- In this thesis, various aspects on the theoretical description of ultracold bosonic atoms in optical lattices are investigated. After giving a brief introduction to the fundamental concepts of BECs, atomic physics, interatomic interactions and experimental procedures in chapter (1), we derive the Bose-Hubbard model from first principles in chapter (2). In this chapter, we also introduce and discuss a technique to efficiently determine Wannier states, which, in contrast to current techniques, can also be extended to inhomogeneous systems. This technique is later extended to higher dimensional, non-separable lattices in chapter (5). The many-body physics and phases of the Bose-Hubbard is shortly presented in chapter (3) in conjunction with Gutzwiller mean-field theory, and the recently devised projection operator approach. We then return to the derivation of an improved microscopic many-body Hamiltonian, which contains higher band contributions in the presence of interactions in chapter (4). We then move on to many-particle theory. To demonstrate the conceptual relations required in the following chapter, we derive Bogoliubov theory in chapter (5.3.4) in three different ways and discuss the connections. Furthermore, this derivation goes beyond the usual version discussed in most textbooks and papers, as it accounts for the fact, that the quasi-particle Hamiltonian is not diagonalizable in the condensate and the eigenvectors have to be completed by additional vectors to form a basis. This leads to a qualitatively different quasi-particle Hamiltonian and more intricate transformation relations as a result. In the following two chapters (7, 8), we derive an extended quasi-particle theory, which goes beyond Bogoliubov theory and is not restricted to weak interactions or a large condensate fraction. This quasi-particle theory naturally contains additional modes, such as the amplitude mode in the strongly interacting condensate. Bragg spectroscopy, a momentum-resolved spectroscopic technique, is introduced and used for the first experimental detection of the amplitude mode at finite quasi-momentum in chapter (9). The closely related lattice modulation spectroscopy is discussed in chapter (10). The results of a time-dependent simulation agree with experimental data, suggesting that also the amplitude mode, and not the sound mode, was probed in these experiments. In chapter (11) the dynamics of strongly interacting bosons far from equilibrium in inhomogeneous potentials is explored. We introduce a procedure that, in conjunction with the collapse and revival of the condensate, can be used to create exotic condensates, while particularly focusing on the case of a quadratic trapping potential. Finally, in chapter (12), we turn towards the physics of disordered systems derive and discuss in detail the stochastic mean-field theory for the disordered Bose-Hubbard model.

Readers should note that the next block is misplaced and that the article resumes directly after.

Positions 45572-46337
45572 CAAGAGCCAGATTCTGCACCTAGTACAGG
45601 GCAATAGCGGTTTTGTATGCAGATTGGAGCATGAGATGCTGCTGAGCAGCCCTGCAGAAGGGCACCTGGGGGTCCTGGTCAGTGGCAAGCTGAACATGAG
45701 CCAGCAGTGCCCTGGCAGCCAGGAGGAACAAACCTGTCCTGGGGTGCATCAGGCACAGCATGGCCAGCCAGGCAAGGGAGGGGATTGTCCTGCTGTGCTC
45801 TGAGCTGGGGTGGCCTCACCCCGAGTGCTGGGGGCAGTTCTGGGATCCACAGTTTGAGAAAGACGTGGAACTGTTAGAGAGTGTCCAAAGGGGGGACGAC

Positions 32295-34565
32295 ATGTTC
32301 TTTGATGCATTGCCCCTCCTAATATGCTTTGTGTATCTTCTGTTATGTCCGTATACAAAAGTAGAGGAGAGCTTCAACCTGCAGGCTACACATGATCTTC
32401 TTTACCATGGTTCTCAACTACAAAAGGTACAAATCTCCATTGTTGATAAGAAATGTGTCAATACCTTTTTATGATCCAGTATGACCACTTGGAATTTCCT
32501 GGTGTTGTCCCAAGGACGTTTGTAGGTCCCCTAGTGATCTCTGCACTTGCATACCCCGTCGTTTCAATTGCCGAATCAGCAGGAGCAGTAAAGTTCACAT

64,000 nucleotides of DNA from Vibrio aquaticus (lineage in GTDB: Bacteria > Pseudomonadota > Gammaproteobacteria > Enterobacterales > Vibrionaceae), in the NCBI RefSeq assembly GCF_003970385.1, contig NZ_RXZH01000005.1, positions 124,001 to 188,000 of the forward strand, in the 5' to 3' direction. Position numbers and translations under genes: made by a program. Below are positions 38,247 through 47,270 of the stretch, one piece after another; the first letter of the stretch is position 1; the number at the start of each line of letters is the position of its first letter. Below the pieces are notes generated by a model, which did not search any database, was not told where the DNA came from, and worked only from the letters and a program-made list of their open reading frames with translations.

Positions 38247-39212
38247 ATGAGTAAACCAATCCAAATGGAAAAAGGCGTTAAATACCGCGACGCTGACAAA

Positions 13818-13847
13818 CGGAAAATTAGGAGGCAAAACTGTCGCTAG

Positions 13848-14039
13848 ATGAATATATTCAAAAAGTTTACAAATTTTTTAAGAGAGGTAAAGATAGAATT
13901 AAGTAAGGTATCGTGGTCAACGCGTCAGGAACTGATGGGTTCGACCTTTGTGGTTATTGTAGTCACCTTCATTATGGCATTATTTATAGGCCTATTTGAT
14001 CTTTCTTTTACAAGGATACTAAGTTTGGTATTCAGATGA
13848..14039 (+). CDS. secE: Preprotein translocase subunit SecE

- Density functional theory and dynamical mean field theory: applications to correlated electron materials (2012)